In desperate need of a traditional big man in their starting lineup, Los Angeles quickly locked Cleveland Cavaliers center Timofey Mozgov into a four-year, $64 million contract, according to The Vertical’s Adrian Wojnarowski:
The Lakers, projected to have close to $56 million in cap space, focused on their need at center to complement power forward Julius Randle, point guard D'Angelo Russell and Brandon Ingram, the No. 2 overall pick in the NBA draft. Mozgov has a reputation as a hardworking, energetic player, and he would seem to be a good fit with such a young core.
With his 30th birthday two weeks away, and the Lakers in clear need of a reliable interior presence, Mozgov has the opportunity to fill a void, play big minutes and prove last year’s struggles were a fluke.
But that doesn't mean serious questions aren't in order, or that Los Angeles can go to sleep knowing exactly what it paid for.
After he played 81 games in 2015 with the Denver Nuggets and Cavaliers—and finished seventh among all centers in Defensive Real Plus-Minus—offseason knee surgery all but ruined Mozgov’s 2016 campaign. He plummeted to 70th in DRPM and saw his postseason PER fall from 17.9 to 4.7.
Here’s what ESPN’s Brian Windhorst reported earlier this year (h/t ESPN Cleveland's Tony Cartagena) about Mozgov’s troublesome knee:
The surgery that they performed last summer was not a success but he felt pressure to play really well because he saw a massive paycheck coming his way. It was the combination of worrying about the contract and an unhealthy knee and a changing role on the team that all contributed to him having a down year.
When healthy, Mozgov is perfectly fine starting for just about any team in the league. He's unspectacular but effective, and he'd probably help. The Lakers defense allowed a league-worst 63.3 percent shooting within five feet last season; in 2015, Cleveland held opponents to 56.6 percent shooting within five feet with Mozgov on the floor and 61.7 percent when he was off it.
Technically, He's An Upgrade
Relative to L.A.'s starter last year, Roy Hibbert, Mozgov is superior in almost every way. He's a better rebounder and rim protector, and as one of the better pick-and-roll bigs in the league, he flashed a bit more bounce as a roll man.
With D’Angelo Russell, Brandon Ingram, Julius Randle and Jordan Clarkson, the Lakers need a big man who’s content running the floor, crashing the glass, setting screens, bottling up pick-and-rolls and protecting the rim.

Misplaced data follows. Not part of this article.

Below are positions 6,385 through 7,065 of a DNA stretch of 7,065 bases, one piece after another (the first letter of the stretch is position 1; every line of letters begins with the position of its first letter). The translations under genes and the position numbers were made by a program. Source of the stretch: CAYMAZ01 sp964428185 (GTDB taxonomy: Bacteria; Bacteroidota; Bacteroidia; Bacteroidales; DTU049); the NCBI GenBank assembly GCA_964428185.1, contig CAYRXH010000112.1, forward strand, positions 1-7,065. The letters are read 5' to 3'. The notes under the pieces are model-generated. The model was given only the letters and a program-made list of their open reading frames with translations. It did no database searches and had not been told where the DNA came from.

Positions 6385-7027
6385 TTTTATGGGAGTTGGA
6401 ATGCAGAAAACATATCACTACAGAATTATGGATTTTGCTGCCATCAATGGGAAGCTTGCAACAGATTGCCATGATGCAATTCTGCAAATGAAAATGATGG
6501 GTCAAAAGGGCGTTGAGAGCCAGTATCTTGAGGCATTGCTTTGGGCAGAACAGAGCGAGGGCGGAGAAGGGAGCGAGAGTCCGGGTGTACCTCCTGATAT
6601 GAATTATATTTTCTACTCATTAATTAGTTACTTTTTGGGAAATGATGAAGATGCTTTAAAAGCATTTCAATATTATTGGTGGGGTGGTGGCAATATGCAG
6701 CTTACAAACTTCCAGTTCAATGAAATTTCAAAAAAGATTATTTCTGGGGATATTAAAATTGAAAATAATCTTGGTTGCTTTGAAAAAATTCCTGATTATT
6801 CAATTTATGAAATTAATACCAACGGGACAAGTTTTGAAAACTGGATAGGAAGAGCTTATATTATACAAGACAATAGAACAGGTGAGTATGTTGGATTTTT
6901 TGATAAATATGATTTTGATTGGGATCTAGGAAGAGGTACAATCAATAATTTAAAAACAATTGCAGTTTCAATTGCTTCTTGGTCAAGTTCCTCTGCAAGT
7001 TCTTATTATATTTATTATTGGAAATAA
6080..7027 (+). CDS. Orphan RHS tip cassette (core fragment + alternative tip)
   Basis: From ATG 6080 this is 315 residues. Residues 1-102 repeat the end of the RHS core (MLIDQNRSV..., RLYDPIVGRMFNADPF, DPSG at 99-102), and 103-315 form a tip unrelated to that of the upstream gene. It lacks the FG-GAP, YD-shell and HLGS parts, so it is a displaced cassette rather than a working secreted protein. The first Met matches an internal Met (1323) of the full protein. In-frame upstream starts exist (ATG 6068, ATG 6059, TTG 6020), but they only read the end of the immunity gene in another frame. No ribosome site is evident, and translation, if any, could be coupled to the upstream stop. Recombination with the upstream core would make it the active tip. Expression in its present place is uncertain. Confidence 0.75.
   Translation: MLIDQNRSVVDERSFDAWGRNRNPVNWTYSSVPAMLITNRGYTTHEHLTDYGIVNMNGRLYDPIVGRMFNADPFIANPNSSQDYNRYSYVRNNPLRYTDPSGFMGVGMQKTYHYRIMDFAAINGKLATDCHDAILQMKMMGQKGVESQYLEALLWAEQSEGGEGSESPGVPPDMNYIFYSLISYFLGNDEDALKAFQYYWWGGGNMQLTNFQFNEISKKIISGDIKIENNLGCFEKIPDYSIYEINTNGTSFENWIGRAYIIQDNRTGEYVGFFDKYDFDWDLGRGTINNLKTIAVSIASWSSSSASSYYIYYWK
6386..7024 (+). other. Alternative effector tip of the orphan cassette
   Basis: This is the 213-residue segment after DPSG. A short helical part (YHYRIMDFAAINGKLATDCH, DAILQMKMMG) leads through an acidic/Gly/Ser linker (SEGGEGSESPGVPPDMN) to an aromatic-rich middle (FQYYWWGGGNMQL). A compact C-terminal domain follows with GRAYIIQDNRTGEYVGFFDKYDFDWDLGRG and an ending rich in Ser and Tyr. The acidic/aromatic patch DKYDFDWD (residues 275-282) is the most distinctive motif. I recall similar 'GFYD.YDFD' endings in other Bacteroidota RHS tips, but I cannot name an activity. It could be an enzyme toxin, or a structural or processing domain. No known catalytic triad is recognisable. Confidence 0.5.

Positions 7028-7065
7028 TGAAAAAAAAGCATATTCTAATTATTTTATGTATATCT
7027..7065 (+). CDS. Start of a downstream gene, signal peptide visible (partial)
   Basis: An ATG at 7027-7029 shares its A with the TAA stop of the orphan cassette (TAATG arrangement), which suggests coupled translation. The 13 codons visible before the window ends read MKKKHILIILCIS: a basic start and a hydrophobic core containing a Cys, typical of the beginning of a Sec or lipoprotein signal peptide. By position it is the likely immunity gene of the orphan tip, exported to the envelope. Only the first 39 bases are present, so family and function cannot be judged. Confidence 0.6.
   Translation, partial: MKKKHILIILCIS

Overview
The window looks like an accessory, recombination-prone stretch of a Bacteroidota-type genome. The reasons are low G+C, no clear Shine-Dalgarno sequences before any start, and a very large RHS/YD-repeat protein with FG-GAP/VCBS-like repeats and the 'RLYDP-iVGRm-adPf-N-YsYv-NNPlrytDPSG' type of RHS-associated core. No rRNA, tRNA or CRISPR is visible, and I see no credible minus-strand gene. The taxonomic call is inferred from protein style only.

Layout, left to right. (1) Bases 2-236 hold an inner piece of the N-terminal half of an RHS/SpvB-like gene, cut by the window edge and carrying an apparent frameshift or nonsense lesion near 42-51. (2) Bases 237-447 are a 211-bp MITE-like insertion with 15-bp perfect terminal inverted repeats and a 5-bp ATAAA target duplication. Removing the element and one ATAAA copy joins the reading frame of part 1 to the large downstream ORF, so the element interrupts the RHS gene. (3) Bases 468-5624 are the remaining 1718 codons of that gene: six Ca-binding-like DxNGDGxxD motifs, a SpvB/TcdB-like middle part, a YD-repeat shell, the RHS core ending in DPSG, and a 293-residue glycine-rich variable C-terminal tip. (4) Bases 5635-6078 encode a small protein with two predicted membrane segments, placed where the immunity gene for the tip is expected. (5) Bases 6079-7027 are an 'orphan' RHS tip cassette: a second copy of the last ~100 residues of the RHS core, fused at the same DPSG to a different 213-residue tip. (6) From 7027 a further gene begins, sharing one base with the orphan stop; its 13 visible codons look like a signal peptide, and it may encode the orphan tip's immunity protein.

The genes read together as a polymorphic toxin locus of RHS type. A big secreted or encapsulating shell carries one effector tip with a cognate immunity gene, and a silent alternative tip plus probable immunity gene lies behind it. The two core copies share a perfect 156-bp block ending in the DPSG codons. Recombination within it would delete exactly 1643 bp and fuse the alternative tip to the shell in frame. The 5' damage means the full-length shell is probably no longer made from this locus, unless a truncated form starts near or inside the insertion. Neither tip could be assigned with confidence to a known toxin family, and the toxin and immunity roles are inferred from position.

There won’t be designed post touches, nor should there be. Mozgov will earn his money controlling the paint on both sides of the ball. If he can stay on the floor, pump in junk buckets off tips and lobs and help create space for three-point shooters as a diving decoy, he’ll be a big plus.
But there’s still a good chance Mozgov's offensive game isn’t as effective in Los Angeles, where instead of Kyrie Irving, Kevin Love and, arguably the smartest passer who ever lived, LeBron James, he'll have a power forward with no range and two guards who don't yet know how to consistently create easy opportunities for teammates.
Mozgov's True Shooting percentage was a feeble 48.7 in 254 minutes over the last two years without any of Cleveland's Big 3 on the floor, per NBAWowy (overall, it was 60.7 percent in a Cavaliers uniform).
Embedded with some of the best offensive players in the world, Mozgov looked fantastic. Free agency just started, and there’s a good chance the Lakers will add more veterans to what they already have. But it’s worth wondering if his strengths over the past couple seasons will translate when he’s on the floor beside much less talent and experience.
Life will be rockier in Los Angeles than it was in Cleveland. Mozgov is going from the best team in the league to arguably the worst. But from his perspective, this decision was a no-brainer. Mozgov lost his starting spot to Tristan Thompson earlier this past season, and it was highly unlikely he'd ever get it back. As a Laker, he’ll double his minutes and quadruple his salary. Sounds nice!
But is He Worth It?
But if you're the Lakers, it's still so hard to justify four guaranteed years on a declining player who's about to turn 30 and has only logged more than 2,000 minutes once in his career. Mozgov’s best days are almost certainly in the rearview mirror, but money is no object for a Lakers team that entered this offseason with more cap space than anybody else.
They negotiated this contract as if they had no leverage, and, considering the market and their own desire to lock up an unrestricted 7-footer, maybe they didn’t. Barry Jackson of the Miami Herald reported that Hassan Whiteside refused to hear a pitch, Dwight Howard never entered the conversation for obvious reasons and Joakim Noah already cast his focus on Manhattan, per Chris Broussard of ESPN.
The class still has several younger options like Festus Ezeli and Bismack Biyombo, but neither can match Mozgov’s experience.
Ezeli is a restricted free agent, which makes acquiring him a lot harder because the Golden State Warriors can match any offer, and Biyombo’s market value will be based on two weeks of spectacular play as Jonas Valanciunas’ backup against two teams with small front lines. Ian Mahinmi is another option, but he’s only a few months younger than Mozgov, and he will almost definitely command considerably more than $64 million.
Including the qualifying offers they made to Tarik Black and Marcelo Huertas, the Lakers still have about $32 million of cap space to play with, according to The Vertical. Even if they look desperate right now, the Lakers won't regret signing solid veterans who won't hinder their young core's development.
Statistics courtesy of NBA.com unless otherwise noted.